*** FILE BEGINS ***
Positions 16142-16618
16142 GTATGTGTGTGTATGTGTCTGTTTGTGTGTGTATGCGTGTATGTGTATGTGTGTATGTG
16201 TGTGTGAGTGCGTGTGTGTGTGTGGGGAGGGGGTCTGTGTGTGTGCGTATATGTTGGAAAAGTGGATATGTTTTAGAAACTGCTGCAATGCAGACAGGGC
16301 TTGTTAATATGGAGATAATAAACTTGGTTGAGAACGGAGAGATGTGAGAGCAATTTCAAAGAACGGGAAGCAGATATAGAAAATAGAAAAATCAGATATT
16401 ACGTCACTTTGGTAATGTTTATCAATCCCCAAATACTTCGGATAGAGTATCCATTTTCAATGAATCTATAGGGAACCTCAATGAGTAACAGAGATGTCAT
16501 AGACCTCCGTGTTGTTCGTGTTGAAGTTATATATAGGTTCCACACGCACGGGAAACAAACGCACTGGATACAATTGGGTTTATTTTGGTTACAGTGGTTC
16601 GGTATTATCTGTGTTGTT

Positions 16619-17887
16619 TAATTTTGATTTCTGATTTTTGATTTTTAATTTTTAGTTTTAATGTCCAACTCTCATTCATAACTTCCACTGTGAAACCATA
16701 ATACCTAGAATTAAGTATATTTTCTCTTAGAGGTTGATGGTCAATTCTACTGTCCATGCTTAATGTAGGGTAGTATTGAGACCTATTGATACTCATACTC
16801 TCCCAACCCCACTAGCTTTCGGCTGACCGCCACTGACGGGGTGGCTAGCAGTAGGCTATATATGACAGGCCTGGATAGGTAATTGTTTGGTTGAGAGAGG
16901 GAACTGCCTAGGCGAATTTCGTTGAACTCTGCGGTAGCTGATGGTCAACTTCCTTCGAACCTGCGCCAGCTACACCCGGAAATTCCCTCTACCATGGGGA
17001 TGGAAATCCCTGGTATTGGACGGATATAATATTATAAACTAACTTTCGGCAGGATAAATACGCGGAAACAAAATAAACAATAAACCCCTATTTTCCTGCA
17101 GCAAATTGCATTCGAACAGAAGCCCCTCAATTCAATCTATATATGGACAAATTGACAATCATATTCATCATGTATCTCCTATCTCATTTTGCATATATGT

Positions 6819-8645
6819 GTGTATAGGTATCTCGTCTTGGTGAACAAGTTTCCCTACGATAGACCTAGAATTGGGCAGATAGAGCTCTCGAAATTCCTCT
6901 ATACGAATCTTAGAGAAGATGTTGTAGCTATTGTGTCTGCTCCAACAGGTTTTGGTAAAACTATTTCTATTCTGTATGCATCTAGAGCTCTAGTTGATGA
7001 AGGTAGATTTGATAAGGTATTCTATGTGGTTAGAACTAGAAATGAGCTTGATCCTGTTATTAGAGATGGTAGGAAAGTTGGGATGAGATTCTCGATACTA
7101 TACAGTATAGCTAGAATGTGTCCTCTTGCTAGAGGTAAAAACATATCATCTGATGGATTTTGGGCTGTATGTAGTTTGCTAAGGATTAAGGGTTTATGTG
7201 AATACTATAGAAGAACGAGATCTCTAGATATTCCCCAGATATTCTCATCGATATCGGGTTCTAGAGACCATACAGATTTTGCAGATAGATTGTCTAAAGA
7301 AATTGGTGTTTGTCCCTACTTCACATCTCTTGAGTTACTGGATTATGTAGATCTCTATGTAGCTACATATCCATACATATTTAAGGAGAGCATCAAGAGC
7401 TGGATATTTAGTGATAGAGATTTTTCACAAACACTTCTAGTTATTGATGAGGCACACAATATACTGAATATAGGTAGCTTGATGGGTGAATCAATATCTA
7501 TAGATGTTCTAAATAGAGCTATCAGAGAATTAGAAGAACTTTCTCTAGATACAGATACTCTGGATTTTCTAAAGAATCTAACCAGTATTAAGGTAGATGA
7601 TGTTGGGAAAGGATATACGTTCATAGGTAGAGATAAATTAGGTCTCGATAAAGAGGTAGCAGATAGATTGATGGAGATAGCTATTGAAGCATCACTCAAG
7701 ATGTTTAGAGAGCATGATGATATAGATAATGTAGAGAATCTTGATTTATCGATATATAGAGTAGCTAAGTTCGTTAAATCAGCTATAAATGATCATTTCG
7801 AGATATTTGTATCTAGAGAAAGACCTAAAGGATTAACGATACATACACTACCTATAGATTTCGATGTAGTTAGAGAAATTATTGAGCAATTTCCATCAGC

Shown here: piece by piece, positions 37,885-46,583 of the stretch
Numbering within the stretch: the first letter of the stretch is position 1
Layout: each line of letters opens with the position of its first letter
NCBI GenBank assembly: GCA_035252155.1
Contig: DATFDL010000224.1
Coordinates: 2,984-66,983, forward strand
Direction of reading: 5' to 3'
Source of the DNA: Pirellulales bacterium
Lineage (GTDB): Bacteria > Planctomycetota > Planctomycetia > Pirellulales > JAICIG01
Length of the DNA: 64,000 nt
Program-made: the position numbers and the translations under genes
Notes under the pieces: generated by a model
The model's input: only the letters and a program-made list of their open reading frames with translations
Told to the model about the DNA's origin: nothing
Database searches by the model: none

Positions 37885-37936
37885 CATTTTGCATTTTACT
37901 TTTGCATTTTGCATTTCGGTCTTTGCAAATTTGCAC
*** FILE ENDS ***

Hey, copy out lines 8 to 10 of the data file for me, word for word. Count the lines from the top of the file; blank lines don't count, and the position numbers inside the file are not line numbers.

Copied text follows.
Positions 16619-17887
16619 TAATTTTGATTTCTGATTTTTGATTTTTAATTTTTAGTTTTAATGTCCAACTCTCATTCATAACTTCCACTGTGAAACCATA
16701 ATACCTAGAATTAAGTATATTTTCTCTTAGAGGTTGATGGTCAATTCTACTGTCCATGCTTAATGTAGGGTAGTATTGAGACCTATTGATACTCATACTC